The subconjunctival space is the traditional target for glaucoma drainage surgery and, as a result, less invasive procedures have been developed that create a new outflow pathway, allowing aqueous to enter the subconjunctival space and resulting in bleb formation.36 The subconjunctival drainage of aqueous humour has been the cornerstone of glaucoma surgery, and new devices and procedures targeting the subconjunctival space appear to be more efficacious in lowering IOP than those targeting the Schlemm’s canal or suprachoroidal space.22,36
New devices should be simple for surgeons to use and provide a sustained reduction in IOP, with postoperative management suitable for the general ophthalmologist and with few potential complications.21 The use of MIGS has already demonstrated a number of potential advantages over other medical and surgical strategies, including reducing the medication burden, which enhances patient quality of life, bypassing or delaying the need for more invasive surgery and preserving the conjunctiva if more invasive interventions are required at a later date.22
The path to predictable and sustainable surgical results
The novel glaucoma drainage implant (the Santen MicroShunt; Santen Pharmaceutical Co., Ltd., Osaka, Japan) was developed in response to the limitations and challenges of trabeculectomy and MIGS. This device – which is made from poly(styrene-block-isobutylene-block-styrene) or ‘SIBS’ – has shown promise in clinical trials (Figure 3).37,38 The use of SIBS provokes clinically insignificant inflammation and encapsulation, its flexibility allows it to conform to the curvature of the eye and its composition makes it long-lasting.38 It is also tough, which enables the bleb to be repaired or the device to be cleared with a laser without damage, if required.38 Finally, the device is sufficiently small, allowing other procedures in the same eye in the event of bleb failure.38 Compared with trabeculectomy, implantation of the device is a straightforward and relatively quick procedure. The device is implanted via an ab externo approach with conjunctival and Tenon dissection and obviates the need for the scleral flap, sclerostomy, iridotomy and tensioning sutures used in trabeculectomy.37
A 6–8 mm wide incision with a deep sub-Tenon pocket and a large area of conjunctival dissection facilitates the formation of a large diffuse bleb that extends posteriorly.37 Inserting the fins of the device securely into the scleral pocket helps avoid peritubular flow and minimises the occurrence of postoperative hypotony.37,38 Flow of aqueous humour can be confirmed by observing drop formation at the distal end of the tube.37 At the end of surgery, the distal end of the tube should be checked with visualisation or for free mobility under the conjunctiva to ensure that it is not occluded by the Tenon capsule when it is tucked underneath the capsule. Careful conjunctival closure will help prevent postoperative bleb leaks.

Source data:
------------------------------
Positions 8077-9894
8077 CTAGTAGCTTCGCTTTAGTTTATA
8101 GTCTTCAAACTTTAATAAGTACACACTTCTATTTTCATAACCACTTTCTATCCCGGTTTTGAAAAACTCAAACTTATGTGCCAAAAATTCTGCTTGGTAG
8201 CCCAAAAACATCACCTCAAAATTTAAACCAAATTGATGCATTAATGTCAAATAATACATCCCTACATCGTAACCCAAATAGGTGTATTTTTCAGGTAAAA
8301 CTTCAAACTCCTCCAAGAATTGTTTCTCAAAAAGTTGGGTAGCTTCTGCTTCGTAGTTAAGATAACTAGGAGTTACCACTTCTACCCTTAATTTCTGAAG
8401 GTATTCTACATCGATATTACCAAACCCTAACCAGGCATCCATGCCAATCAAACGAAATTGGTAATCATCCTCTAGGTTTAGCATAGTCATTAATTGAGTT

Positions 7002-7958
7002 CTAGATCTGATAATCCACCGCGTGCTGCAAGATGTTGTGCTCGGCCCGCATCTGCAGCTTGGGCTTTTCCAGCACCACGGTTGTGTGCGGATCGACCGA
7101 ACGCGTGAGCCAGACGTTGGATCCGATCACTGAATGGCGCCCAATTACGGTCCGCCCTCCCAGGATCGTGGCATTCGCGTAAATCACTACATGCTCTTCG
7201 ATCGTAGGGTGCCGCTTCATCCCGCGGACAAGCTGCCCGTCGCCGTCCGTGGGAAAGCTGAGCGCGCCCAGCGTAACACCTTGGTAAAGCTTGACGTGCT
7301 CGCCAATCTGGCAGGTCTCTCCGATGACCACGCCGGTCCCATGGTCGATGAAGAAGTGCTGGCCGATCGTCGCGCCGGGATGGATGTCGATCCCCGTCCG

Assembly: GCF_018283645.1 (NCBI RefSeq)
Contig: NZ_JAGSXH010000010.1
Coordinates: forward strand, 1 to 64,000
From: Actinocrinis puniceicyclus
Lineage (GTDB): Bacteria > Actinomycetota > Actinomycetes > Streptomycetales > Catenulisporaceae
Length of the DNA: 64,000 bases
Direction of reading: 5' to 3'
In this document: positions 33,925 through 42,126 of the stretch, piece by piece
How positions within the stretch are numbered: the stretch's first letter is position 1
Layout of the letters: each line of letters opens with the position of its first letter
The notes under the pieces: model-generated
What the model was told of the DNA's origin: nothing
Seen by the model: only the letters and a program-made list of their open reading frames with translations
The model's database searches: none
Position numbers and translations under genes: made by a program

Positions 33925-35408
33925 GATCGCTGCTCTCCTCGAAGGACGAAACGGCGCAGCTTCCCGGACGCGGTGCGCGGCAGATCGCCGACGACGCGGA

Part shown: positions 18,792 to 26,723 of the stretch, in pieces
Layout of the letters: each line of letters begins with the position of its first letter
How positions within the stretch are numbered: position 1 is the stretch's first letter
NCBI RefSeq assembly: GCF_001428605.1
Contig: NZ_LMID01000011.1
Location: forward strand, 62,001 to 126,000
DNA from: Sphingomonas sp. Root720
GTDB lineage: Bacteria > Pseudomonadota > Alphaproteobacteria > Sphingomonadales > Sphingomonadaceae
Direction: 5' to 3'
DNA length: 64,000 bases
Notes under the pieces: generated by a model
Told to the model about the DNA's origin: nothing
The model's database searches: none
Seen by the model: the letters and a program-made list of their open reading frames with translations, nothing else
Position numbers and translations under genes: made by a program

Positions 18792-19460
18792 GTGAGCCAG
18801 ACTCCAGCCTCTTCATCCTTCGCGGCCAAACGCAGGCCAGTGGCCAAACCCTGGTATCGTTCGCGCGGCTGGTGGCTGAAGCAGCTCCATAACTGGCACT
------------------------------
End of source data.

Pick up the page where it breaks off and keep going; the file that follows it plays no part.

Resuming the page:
A 3-year observational study investigating this first minimally invasive stand-alone procedure in mild, moderate and severe stage open-angle glaucoma has shown sustained lowering of IOP to values <15 mmHg, representing a durable reduction of 50% and the potential to eliminate eye drop medications in the majority of patients with glaucoma.37 The final phase of a randomised clinical study (NCT01881425) directly comparing the drainage implant device to trabeculectomy is underway in 29 centres across the US and Europe.39 ❒
Take home messages
- The treatment of glaucoma includes both medical and surgical approaches.
- More emphasis is now being placed on minimally (or micro) invasive glaucoma surgery (MIGS).
- Intraocular pressure (IOP) fluctuates throughout the 24-hour daily period and as a result, isolated measurements can overestimate the efficacy of topical IOP-lowering medication, leading to inadequate treatment, which in turn can result in disease progression. However, it is often difficult to monitor 24-hour IOP in a normal clinical setting.
- It is important to take 24-hour IOP-lowering efficacy into consideration when choosing medical therapy for glaucoma.
- Trabeculectomy has been considered the gold standard in surgical management of glaucoma, but is a technically complex procedure that may result in a range of adverse outcomes and can often require repeat procedures.
- MIGS include three main aqueous outflow targets: the Schlemm’s canal, the suprachoroidal space or the subconjunctival space.
- MIGS is minimally traumatic, with a high level of safety and rapid recovery and may be associated with better risk/benefit outcomes and offers a less invasive technique for lowering IOP compared with trabeculectomy.
- MIGS devices targeting the subconjunctival space appear to be more efficacious in lowering IOP than those targeting the Schlemm’s canal or suprachoroidal space.
- A novel glaucoma drainage implant (Santen MicroShunt) made from poly(styrene-block-isobutylene-block-styrene), which is inserted in a straightforward and relatively quick procedure compared with trabeculectomy, has shown promise in a 3-year clinical trial in various stages open-angle glaucoma.